Abstract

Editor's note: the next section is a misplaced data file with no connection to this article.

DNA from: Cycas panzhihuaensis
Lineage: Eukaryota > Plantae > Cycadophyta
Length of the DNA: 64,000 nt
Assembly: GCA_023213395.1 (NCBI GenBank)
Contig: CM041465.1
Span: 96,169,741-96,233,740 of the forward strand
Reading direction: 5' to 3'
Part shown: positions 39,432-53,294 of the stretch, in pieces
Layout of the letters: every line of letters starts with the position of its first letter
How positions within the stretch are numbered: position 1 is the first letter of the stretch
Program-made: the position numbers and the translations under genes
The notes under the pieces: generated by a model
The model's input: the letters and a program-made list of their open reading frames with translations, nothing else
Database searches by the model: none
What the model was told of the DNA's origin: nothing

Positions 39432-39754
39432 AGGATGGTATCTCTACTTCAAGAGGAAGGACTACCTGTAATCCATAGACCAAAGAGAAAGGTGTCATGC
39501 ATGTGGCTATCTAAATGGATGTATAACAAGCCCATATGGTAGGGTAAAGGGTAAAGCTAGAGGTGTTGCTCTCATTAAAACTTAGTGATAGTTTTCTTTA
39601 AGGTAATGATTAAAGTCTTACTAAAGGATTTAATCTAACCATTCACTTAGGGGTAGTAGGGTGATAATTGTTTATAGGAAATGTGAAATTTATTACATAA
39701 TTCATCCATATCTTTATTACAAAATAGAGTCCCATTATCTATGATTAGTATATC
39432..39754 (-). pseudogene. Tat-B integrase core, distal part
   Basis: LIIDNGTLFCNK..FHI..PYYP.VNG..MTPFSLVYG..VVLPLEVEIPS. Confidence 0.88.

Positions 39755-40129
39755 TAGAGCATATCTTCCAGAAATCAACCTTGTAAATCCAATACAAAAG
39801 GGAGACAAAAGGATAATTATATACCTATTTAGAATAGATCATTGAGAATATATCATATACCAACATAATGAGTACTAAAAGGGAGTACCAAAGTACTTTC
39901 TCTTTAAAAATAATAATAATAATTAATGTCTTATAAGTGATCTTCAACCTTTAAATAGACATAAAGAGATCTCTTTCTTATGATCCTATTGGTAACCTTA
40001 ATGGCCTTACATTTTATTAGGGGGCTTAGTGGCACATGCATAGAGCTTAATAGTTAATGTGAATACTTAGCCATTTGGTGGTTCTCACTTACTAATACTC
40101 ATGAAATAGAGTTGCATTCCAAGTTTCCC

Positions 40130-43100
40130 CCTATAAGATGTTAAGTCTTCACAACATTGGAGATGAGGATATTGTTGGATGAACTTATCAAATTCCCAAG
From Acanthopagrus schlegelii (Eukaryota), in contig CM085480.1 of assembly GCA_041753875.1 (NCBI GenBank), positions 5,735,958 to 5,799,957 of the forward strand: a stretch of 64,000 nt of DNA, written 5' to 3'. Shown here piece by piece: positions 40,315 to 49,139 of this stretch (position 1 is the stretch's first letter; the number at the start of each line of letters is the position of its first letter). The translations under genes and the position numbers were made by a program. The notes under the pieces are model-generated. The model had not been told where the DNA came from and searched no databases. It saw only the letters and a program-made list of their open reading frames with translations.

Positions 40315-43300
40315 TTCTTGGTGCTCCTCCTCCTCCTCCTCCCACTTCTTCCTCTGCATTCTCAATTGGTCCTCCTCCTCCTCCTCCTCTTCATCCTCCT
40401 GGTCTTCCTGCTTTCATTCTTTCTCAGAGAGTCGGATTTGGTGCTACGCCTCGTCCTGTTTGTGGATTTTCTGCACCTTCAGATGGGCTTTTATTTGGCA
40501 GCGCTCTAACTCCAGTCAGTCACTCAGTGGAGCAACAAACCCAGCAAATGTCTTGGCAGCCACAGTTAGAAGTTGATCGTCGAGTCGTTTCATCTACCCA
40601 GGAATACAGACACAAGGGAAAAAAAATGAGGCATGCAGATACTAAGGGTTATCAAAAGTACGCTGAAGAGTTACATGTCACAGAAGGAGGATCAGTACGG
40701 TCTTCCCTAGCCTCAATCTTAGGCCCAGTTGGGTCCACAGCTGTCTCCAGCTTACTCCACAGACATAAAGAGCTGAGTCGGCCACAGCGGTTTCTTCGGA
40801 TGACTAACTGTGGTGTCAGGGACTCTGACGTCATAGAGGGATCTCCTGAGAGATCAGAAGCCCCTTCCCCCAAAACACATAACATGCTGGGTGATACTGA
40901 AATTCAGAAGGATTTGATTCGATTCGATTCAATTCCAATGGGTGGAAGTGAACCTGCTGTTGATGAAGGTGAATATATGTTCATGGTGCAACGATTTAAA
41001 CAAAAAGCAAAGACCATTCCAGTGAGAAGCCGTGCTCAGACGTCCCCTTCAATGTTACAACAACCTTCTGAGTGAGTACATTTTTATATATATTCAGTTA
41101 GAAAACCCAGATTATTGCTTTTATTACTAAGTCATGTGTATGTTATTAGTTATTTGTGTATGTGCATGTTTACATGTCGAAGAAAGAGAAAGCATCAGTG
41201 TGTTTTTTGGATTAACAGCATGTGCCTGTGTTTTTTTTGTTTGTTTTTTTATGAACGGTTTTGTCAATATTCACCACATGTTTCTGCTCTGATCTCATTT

Strontium isotope stratigraphy is used to date two interglacial-marine deposits in the Antarctic Peninsula region. On King George Island, interglacial pectinid-rich sediments in the Low Head Member of the Polonez Cove Formation give a strontium isotope stratigraphy age of 29.0+0.7−0.6 to 29.8+0.8−0.7 Ma (mid-Oligocene), which, in conjunction with previous K–Ar dating of volcanic rocks, indicates a glacial episode in the Antarctic Peninsula between middle Eocene (42.0 ±1.0 Ma) and mid-Oligocene time. In addition, an inter-glacial deposit (Pecten Conglomerate) from tectonically-elevated exposures on Cockburn Island is dated as Pliocene (3.5–5.3 Ma). Published data suggest these latter sediments were deposited under shallow marine conditions, which were warmer than those of present-day Antarctica.

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